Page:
• Simplified sign-up, purchase, and download experiences
  • A new dashboard where non-contributing users can search and use tDAR more easily
  • Various performance and security improvements 
  • New “Contact” functionality allows users to request access to a confidential file, suggest a correction, or connect with the record owner for any tDAR record
  • Redesigned  Collection edit page to make it simpler to use
  • Improved loading speed for image galleries with lots of images
  • Improved searching:
    • Better relevancy ranking and results for resources in tDAR for a number of cases including Site Codes, pluralization, and multi-word terms
    • Collections that may be related to your search are now displayed along with search results
    • When viewing search results on a map, hovering your mouse over a result will reveal that resource’s geographic area (for  public resources only)
    • Better relevancy ranking when displaying map results
  • User Notifications on the dashboard are more personalized and dismissible
  • The ability to copy or duplicate existing resources in tDAR 
  • Improvements in data integration:
    • Simplified filter page for data integration that does not permit filtering of values that do not exist in the selected data
    • Users can now auto-select specific columns when integrating resultsUsers can now associate external DOIs with any resource type except projects

In 2011 the Center for Digital Antiquity used information about archaeological reports found in the National Archaeological Database (NADB) to creates over 350,000 tDAR citation records. These new tDAR records improved this information with enhanced metadata and a display of geographic information that enable for easier discovery and access. In tDAR these records can be edited and improved; for example, if a digital file of the report described in the citation record is available, it can be uploaded and added to tDAR, thereby greatly enhancing accessibility to the information.

Recently David Hughes discovered the tDAR record for a report he co-authored in 1987: The Courson Archeological Projects, 1985 and 1986: Final 1985  and Preliminary 1986. The report documents the results of fieldwork done at the sites Courson A (41OC26) and Courson B (41OC27) as well as the almost pristine Kit Courson site (41OC43), and it also covers the history of archaeological work done at an area known as the ‘Buried City’. Anyone interested in the history of  archaeological practice during the early twentieth century–and who isn’t?– will find this section very engaging, as this introduction indicates (Hughes & Hughes-Jones 1987, pp. 7):

Many interesting human details about archeological investigations are rarely published. The stories exist in field notes, correspondence, anecdotes and rumors about the personal and professional relationships of those involved, the behavior of the crew, the weather, the attitudes of the local landowners, and vehicle breakdowns and other nuisances of field work. Particularly for the Moorehead expeditions, there is more to the history of archeological investigations at the Buried City than appears in published reports. Part of the story lies in the methods of archeology some 60-80 years ago, and part lies in the relationship of two strong-willed scholars of different backgrounds and, apparently, different values. The untold story explains a significant loss of data that occurred even before the passage of time between Moorehead’s last expedition in 1920 and the current project in 1985. This story is so important to the history of archeology on the Courson Ranch that we present it in some detail here.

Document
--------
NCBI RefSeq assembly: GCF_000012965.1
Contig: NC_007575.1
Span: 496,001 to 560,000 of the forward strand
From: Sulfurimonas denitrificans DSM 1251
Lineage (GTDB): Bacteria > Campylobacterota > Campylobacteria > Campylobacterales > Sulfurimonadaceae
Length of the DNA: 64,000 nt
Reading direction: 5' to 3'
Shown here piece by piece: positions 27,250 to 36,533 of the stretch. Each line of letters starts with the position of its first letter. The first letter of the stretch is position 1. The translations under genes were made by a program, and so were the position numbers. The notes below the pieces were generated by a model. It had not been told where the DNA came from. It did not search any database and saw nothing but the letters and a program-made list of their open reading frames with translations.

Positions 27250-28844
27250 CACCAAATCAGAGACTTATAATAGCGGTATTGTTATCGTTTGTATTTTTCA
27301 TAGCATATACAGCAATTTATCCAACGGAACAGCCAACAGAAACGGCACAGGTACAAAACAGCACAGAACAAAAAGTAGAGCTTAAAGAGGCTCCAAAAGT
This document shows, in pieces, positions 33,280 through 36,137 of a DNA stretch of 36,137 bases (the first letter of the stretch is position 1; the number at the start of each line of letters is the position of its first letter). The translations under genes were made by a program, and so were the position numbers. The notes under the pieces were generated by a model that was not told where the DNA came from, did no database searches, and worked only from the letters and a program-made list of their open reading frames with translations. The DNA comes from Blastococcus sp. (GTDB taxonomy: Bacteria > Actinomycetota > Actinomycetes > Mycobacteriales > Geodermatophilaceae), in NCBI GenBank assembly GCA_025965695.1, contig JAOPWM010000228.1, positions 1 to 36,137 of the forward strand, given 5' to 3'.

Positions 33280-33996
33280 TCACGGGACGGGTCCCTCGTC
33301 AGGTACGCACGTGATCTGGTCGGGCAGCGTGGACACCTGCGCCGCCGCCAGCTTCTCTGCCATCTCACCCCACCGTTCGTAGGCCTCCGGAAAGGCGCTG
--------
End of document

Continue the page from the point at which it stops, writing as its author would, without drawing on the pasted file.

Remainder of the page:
Hughes contacted Digital Antiquity and offered to scan a copy he had of the report, which he then sent to us. We were able add the digital copy to the existing tDAR record and add additional metadata. This means that this once hard to access record of archaeological practice  is now easily find-able and accessible thanks to NADB, tDAR, and Hughes.

We’d like to encourage other archaeologists and tDAR users to please get in touch if they have access to a copy of one of the  citation-only records already in tDAR.  A digital curator can work with you to add the file to the repository at no cost.  Do you or your organization have multiple reports or a legacy of archaeological work that you want to see preserved? Please get in touch to learn about the services that Digital Antiquity can provide so you can turn your archaeological materials into a long lasting legacy.

Digital Antiquity is proud to announce the release of “Knap,” the latest release of tDAR.  The “Knap” release required the tDAR staff to take a step back and review the entire application from a number of major perspectives including, performance, security, data storage, and user-experience.  Much of this work helps to establish features that will be available in future releases for you to enjoy.

 We focused on a number of major areas of the code including:

  • Improved application security
  • Clearer error messages, and better in-form validation
  • Increased performance of the entire web-application (faster searches and page loading)
  • Better display on mobile  devices
  • Ability to add ORCID Identifiers to your user account
  • Improved results for auto-completes with many results, especially when searching for people
  • Improved validation and error messages for bulk uploads.
  • Bulk uploads now support data sets
  • Resources can now inherit individual and institutional roles from projects
  • File Descriptions are now printed on cover-pages, which may be useful for redaction notes
  • Display of new and popular items on the explore page
  • The user-registration page was simplified
  • Pagination options were added for the column metadata screen
  • Table and column relationships are display for MS Access Databases
  • Fixed parsing issues with converted OWL ontologies, now maintaining import order, and improving duplicate checking

Regular updates to the tDAR software comprise an integral part of Digital Antiquity’s commitment to digital archaeological data preservation. The Jar release of tDAR (Summer 2013) includes over 250 bug fixes and feature enhancements, including following primary components: